John Morrison was a Manxman. Our Morrison family came from the Isle of Man, not from Scotland as would commonly be assumed, but from that small dot in the middle of the Irish Sea with its rich Celtic and Viking history. He was christened at St. Anne’s parish church on July 23, 1855.
By way of digression, the name St. Anne is a example of the Anglicisation of the Manx culture which over the centuries was similar to that occurring in Scotland and Ireland. The parish was originally named for St. Sanctain, a 6th-century Manx bishop, said to be a disciple of St. Patrick who originally came from the north of England. The name seems to have become confused with St Ann(e) once memory of this obscure Saint had disappeared. Today it is generally known as the parish of Kirk Santan.
Another example of Anglicisation relates to the name Morrison which only came into common use on the Isle of Man from about 1800 when surnames also became more stablised. Ancestors of our Morrisons were known by many variations over the centuries including MacGilborr in the 16th century and then tending to be recorded as Mcillvorrey and later Mylvorrey. John’s grandfather was born in 1788 as Patrick Mylvorrey but he died and was buried in 1862 as Patrick Morrison.
Little is known of John’s early life. He married Margaret Christian at the age of twenty-five and raised a family of five children, with another dying in infancy. He worked as a fisherman for a number of years and then as a railway plate-layer, until at the age of about thirty-five he turned to gardening. By 1891 he was living with his family at Kentraugh Mill presumably at the Kentraugh estate where he worked as a gardener for about the next twelve years. The owners of Kentraugh had included the notable Qualtrough and Gawne families. As well as the outdoor staff the large household sustained up to 12 indoor servants – governess, butler, housekeeper, footmen etc.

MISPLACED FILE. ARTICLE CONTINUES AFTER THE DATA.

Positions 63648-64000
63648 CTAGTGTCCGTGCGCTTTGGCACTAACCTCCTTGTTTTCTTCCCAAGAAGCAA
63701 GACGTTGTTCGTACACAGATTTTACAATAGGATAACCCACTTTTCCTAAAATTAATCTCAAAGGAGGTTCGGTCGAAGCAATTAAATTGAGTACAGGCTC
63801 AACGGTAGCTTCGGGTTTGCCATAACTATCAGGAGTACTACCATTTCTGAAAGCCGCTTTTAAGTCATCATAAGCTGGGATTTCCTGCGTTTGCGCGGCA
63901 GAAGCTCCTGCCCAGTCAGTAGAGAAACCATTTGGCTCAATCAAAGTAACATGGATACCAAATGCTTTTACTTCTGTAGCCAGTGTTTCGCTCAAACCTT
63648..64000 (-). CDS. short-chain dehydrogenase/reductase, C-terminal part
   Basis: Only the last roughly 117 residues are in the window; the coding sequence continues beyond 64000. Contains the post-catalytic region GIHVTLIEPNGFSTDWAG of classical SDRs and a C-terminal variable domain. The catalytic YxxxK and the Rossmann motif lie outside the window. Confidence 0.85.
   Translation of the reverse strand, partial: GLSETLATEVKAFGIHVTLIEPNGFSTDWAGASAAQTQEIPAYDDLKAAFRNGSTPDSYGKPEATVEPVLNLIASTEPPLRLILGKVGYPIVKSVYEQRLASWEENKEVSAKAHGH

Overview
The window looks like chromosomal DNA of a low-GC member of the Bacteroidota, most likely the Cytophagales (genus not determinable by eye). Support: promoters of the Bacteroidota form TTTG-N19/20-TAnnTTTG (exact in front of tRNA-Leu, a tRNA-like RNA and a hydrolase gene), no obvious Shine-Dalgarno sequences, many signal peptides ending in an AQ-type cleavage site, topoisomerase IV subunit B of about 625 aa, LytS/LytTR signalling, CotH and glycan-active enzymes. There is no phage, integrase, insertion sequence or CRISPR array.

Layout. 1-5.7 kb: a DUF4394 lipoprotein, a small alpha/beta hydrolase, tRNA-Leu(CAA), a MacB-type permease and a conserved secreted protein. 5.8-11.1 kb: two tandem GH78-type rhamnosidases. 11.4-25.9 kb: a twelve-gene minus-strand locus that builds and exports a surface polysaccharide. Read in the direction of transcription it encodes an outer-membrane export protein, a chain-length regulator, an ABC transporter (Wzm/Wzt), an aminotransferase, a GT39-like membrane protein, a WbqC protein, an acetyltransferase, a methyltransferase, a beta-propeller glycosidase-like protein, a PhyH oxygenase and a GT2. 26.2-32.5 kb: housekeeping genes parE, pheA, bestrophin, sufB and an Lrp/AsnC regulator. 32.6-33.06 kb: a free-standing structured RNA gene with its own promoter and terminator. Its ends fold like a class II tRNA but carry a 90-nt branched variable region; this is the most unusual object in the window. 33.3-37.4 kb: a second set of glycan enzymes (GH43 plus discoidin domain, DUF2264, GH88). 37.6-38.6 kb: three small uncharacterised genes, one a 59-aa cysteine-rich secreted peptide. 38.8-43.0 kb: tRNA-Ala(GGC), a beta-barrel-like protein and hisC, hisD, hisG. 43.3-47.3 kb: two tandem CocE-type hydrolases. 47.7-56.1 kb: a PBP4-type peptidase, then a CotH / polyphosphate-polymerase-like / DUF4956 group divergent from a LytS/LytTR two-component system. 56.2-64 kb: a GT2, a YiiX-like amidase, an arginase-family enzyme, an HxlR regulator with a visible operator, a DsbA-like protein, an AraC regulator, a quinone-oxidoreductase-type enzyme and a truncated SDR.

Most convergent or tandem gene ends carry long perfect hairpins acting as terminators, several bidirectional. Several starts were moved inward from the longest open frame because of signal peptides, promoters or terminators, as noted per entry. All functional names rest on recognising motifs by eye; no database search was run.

The Institute of Historic Building Conservation Institute suggests that Kentraugh appears to have been an older five-bay farmhouse that was enlarged in the period 1815–1820 to become one of the island’s premier estates. The Kentraugh “villa” was built of freestone, taken from the quarries of Mostyn, Denbighshire, North Wales. A noble colonnade extended along the entire front of the building, “upwards of ninety feet, supported by eight massive columns of the Ionic order.”
The various owners of Kentraugh were known as keen agriculturalists. A 1842 guide to “the Isle of Mann” described Kentraugh as possessing “the most extensive shrubberies and hot-houses in the Island” and the 1846 Slater’s Directory noted that “the gardens and pleasure grounds are delightfully laid out.”